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Hispanic American Historical Review (1939) 19 (1): 2–15.
Published: 01 February 1939
Hispanic American Historical Review (1931) 11 (2): 217–220.
Published: 01 May 1931
...Herbert Ingram Priestley Mexico and Texas, 1821-1835. University of Texas Research Lectures on the Causes of the Texas Revolution . By Barker Eugene C. . ( Dallas : P. L. Turner Co. , 1928 . Pp. 167 .) The Life of Stephen F. Austin, Founder of Texas, 1793-1836. A Chapter...
Hispanic American Historical Review (1927) 7 (3): 340–342.
Published: 01 August 1927
...William C. Binkley Copyright 1927 by Duke University Press 1927 The Life of Stephen F. Austin, Founder of Texas, 1793-1836 . By Barker Eugene C. , Professor of American History in the University of Texas. ( Dallas : Cokesbury Press , 1925 . Pp. xv , 551 . Illus. $5.00 .) ...
Hispanic American Historical Review (1950) 30 (2): 238.
Published: 01 May 1950
...C.C.G. Copyright 1950 by Duke University Press 1950 The Life of Stephen F. Austin, Founder of Texas, 1793-1836, A Chapter in the Westward Movement of the Anglo-American People . By Barker Eugene C. . ( Second edition; Austin : The Texas State Historical Association , 1949...
Hispanic American Historical Review (2011) 91 (1): 63–95.
Published: 01 February 2011
... court founders and officials associated child labor with immorality and family dysfunction, the court also provided a forum for working-class children and parents to argue for a different version of family morality founded on long-standing legal definitions of reciprocal obligations of support...
Hispanic American Historical Review (1968) 48 (3): 421–437.
Published: 01 August 1968
.... A chaplaincy was usually established by a testamentary legacy, an endowment to support a chaplain whose function was to celebrate or have celebrated masses for the soul of the founder. “It is difficult to classify chaplaincies completely and exactly, nothing concrete on the matter being found specifically...
Hispanic American Historical Review (1975) 55 (4): 785–787.
Published: 01 November 1975
... This study, a Spanish translation of the author’s dissertation “Mexico in Four Founders of the Ateneo” (Columbia University, 1969), concerns itself with the eclectic descriptions of Mexico written by the four most prominent members of the Ateneo de la Juventud (founded on Oct. 28, 1909)—José Vasconcelos...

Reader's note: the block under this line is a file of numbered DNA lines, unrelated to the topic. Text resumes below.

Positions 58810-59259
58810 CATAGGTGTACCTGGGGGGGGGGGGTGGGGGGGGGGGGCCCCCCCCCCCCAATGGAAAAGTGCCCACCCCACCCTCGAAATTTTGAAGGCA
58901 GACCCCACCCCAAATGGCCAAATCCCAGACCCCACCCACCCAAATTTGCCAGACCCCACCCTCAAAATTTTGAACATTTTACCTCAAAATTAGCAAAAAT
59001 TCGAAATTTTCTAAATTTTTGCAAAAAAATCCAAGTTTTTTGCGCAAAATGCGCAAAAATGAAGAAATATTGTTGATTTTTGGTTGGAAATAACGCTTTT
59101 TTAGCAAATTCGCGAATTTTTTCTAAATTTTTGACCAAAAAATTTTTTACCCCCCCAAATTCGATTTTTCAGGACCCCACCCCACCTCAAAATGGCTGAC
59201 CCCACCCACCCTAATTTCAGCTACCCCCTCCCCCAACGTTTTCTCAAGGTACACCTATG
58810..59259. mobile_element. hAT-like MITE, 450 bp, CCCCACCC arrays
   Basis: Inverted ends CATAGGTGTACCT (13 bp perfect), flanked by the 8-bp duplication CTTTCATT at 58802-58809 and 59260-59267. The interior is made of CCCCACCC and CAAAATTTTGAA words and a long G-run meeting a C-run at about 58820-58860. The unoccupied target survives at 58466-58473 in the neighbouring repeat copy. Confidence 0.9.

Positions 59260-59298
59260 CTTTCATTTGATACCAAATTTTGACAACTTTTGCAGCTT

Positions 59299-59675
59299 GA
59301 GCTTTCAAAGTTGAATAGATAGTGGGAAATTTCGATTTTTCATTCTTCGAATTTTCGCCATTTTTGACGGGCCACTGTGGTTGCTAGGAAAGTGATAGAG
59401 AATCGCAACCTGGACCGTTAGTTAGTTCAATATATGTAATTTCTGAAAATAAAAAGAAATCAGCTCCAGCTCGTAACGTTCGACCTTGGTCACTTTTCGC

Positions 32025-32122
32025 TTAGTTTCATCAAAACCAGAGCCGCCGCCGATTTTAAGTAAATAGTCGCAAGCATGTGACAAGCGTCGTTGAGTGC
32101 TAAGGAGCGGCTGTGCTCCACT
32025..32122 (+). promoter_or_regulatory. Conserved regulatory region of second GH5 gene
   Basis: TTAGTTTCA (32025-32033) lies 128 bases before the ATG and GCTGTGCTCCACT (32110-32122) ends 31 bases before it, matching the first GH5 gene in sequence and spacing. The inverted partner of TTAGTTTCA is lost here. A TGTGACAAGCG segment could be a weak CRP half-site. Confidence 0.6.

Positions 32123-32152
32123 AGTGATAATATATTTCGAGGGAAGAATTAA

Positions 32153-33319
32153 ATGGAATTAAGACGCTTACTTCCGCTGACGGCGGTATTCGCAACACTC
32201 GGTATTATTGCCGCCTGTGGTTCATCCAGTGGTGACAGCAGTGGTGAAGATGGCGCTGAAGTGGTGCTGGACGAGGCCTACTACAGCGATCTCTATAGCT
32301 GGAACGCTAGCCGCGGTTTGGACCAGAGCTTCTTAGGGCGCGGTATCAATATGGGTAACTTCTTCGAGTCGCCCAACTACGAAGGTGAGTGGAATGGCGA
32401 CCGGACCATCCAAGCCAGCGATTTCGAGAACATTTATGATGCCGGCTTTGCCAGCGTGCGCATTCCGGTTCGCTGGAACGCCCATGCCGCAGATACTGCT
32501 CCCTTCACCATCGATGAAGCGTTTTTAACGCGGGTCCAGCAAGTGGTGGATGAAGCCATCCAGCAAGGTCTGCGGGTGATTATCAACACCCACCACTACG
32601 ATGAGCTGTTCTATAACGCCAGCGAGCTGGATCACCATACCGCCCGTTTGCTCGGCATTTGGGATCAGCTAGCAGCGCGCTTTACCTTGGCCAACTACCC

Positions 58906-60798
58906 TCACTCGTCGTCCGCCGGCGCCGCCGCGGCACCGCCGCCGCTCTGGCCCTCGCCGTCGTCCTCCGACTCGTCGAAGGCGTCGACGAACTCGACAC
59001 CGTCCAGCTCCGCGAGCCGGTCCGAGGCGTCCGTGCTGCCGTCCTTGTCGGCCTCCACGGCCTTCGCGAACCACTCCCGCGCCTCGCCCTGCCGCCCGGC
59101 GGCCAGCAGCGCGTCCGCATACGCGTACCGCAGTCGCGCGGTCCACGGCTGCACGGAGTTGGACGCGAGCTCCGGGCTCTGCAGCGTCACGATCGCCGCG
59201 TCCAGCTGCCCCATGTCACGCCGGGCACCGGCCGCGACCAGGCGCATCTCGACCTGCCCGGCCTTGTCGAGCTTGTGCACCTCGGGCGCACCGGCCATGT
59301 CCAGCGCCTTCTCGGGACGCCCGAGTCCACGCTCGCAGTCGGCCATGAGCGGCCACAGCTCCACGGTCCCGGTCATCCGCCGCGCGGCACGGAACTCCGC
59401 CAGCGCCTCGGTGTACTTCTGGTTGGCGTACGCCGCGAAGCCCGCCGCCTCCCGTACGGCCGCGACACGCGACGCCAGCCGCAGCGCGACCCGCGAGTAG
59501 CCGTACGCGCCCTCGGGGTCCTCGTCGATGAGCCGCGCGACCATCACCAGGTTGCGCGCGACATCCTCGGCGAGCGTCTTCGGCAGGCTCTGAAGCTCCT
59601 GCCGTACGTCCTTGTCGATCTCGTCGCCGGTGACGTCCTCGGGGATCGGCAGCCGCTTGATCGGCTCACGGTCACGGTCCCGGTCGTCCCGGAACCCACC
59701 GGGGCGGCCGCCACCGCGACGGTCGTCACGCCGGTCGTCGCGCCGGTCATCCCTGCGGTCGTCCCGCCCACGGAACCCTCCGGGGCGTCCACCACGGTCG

Hispanic American Historical Review (1970) 50 (1): 120–121.
Published: 01 February 1970
... that these men were not the precursors of the modernist movement but its founders, and that in Rubén Darío one finds a pulling together of the tendencies and artistic emphases characterizing the works of these founders. To give added strength to his interpretation, Sehulman might have provided a more...
Hispanic American Historical Review (1992) 72 (1): 123–124.
Published: 01 February 1992
... the natives would fit into the new society. All educators were convinced education was a necessary means of propagating both religion and the dominant culture. Some, such as the founders of the Colegio de Santa Cruz de Tlatelolco, envisioned education as the door to upward mobility. To this end, they exposed...
Hispanic American Historical Review (2009) 89 (1): 158–159.
Published: 01 February 2009
... or other assets, and they fulfilled many purposes. In addition to assuring the ritualized and perpetual memory of a notable lineage, the chantries reinforced alliances with ecclesiastic institutions and protected family wealth: 84 percent of the founders stipulated that a succession of family members serve...
Hispanic American Historical Review (2001) 81 (1): 154–155.
Published: 01 February 2001